Earlier this week, Louise and I took advantage of a sale by a local whale watching company and played tourist for the day. We headed to the harbour...
...to catch our ride out to see the mighty orcas, but as we approached the docks, my eyes were drawn to a new...um...sculpture that has appeared at the harbour end of Bastion Square.
I thought they were giant red tulips, but Louise couldn't form a definitive opinion. She considered everything from red peppers to suppositories to things that must remain unmentioned on a family blog. The one thing we'd agreed on is that they were strange looking. And even stranger is that the stalks are supporting a canoe. Turns out that the stalks are supposed to be reeds topped with red seed pods. Who knew? At least we guessed the canoe correctly.
A moment later, we arrived at our destination, Great Pacific Adventures.
From here they offer all sorts of rentals, including bike, kayak and canoe rentals, but they also offer whale watching in both Zodiacs or on a covered ship. We were going to be heading out aboard the 45-foot cruiser King Salmon.
With 30 or so other passengers, we headed out of the busy harbour in search of orcas. In the harbour at low speed and under sunny skies, we found the beginning of the trip to be very pleasant....
....but as we left the harbour and the speed of the vessel increased, Louise suddenly felt the urge to bundle up as the cool wind buffeted us.
At least our boat was faster than the other whale watching ships. That's the most important thing. Not that I'm competitive or anything.
As passengers, we had no idea where we'd be headed. I'd hoped that the whales would be near some of our usual kayaking spots so that we could experience these locations in a different perspective. But no such luck -- we go where the whales are, and they where nowhere near where we kayak -- no wonder I've never seen one while kayaking around here!
In fact, I really had no idea how far we would have to travel to find them. Clearly the captain knew where to go; once out of the harbour, she bore in a straight line without deviation to her destination. Glancing at my GPS, I was surprised by the course we were taking.
"We're heading straight into American waters," I told Louise. "You've always wanted to visit Washington State -- looks like you're going to today!"
And me without my passport. I just want Homeland Security to know that all those awful things I posted about "W" on Facebook for all those years were meant as jokes. Really. I was laughing with him, not at him.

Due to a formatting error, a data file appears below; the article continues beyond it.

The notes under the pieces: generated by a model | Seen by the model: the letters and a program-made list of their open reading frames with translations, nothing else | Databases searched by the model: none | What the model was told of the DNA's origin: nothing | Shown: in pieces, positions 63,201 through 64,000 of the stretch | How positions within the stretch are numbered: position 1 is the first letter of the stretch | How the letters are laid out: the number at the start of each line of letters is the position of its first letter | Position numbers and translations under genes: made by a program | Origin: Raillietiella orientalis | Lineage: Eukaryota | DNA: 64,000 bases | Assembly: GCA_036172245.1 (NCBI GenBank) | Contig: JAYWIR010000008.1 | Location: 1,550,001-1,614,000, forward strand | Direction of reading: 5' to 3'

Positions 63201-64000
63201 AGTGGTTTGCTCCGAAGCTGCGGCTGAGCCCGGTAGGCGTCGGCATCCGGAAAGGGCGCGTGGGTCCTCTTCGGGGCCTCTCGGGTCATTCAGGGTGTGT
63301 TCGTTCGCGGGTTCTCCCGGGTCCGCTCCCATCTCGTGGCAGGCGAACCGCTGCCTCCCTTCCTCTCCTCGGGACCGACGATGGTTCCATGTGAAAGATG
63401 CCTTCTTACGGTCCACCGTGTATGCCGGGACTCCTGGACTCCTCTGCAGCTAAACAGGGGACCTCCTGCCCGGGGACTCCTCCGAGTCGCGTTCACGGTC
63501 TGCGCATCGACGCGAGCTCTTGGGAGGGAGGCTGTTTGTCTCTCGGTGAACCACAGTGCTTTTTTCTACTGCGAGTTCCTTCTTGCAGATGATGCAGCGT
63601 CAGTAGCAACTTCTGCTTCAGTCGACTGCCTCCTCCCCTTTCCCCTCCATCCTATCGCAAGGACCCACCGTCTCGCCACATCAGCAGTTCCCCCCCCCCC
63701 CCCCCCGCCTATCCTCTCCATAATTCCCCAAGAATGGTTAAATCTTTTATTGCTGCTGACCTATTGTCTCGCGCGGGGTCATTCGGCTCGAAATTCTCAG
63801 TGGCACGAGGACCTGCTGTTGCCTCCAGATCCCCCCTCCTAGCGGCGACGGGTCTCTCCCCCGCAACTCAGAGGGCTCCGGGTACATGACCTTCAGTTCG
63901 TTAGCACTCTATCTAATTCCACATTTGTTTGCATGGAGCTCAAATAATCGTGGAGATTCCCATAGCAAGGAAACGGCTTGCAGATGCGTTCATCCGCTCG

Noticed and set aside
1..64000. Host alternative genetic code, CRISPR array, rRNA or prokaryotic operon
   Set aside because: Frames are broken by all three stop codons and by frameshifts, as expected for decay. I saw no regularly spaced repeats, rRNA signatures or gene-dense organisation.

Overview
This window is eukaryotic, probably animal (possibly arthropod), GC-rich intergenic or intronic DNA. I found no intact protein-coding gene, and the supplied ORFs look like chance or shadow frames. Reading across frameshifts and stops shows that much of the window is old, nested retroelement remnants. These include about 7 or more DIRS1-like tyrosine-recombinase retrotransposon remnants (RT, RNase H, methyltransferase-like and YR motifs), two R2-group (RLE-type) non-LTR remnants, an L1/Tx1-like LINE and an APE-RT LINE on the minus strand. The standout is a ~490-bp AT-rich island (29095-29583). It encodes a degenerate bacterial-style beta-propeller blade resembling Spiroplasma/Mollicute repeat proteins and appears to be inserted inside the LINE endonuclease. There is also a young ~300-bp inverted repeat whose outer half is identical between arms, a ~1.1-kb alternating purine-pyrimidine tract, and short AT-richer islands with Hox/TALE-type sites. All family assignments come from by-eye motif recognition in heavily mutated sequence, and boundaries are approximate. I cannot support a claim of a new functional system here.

We did the nautical equivalent of burning rubber for over an hour, finally coming to rest off the south-western shore of Whidbey Island. All hands were on deck...
...when we saw our first glimpse.
We quickly learned that we were looking at members of the local group called the Southern Resident Killer Whales, or more specifically, about a half dozen members of J-Pod. A twenty-year old male, J27 (aka Blackberry) was identified in the group.
They were quite active and playful, diving and jumping and spyhopping as they fed, most likely on salmon, their main food source. I didn't get any photos of them jumping. For every picture I took that looked like this...
...I got five that looked like this.
The local residents number only 87, and are considered endangered. Low salmon stocks, pollution, and a 50% infant mortality rate contribute to this designation, however numbers have bounced back somewhat since reaching record lows in the 1970s.
Does whale watching tourism have an effect of them? On this day, this particular group was surrounded by about 10 whale watching boats. The orcas didn't look particularly upset, but I'm certainly no expert, although one has to wonder how all the engine noise would effect animals with highly advanced auditory capabilities such as these. (Our captain did shut down the ship's engines when she could when near the orcas.)
How close did we get? The picture below will give you some idea. (The orcas are the tiny black spots above and to the left of the grey boat.)
How close is too close? Who watches the whale watchers? Fisheries and Environment Canada recommend that vessels (and that includes kayaks) should stay a minimum 100 metres away from whales. Don't approach from in front or behind, only from the sides.
Sometimes the whales have other ideas of course, and who's gonna argue with them? If you find yourself too close, back away slowly.
In American waters, officials take enforcement of orca no-go zones seriously. In fact, we watched as an enforcement boat approached a fully-loaded whale watching boat and issued some sort of warning. The whale watching boat backed off, and quickly left the area.
Local volunteer groups like Straitwatch also monitor whale watching vessels to ensure that they obey the rules.
We didn't stay on site for long as it had taken well over an hour to get here and we needed to head back.
We left these magnificent creatures frolicking for other tourists and returned home.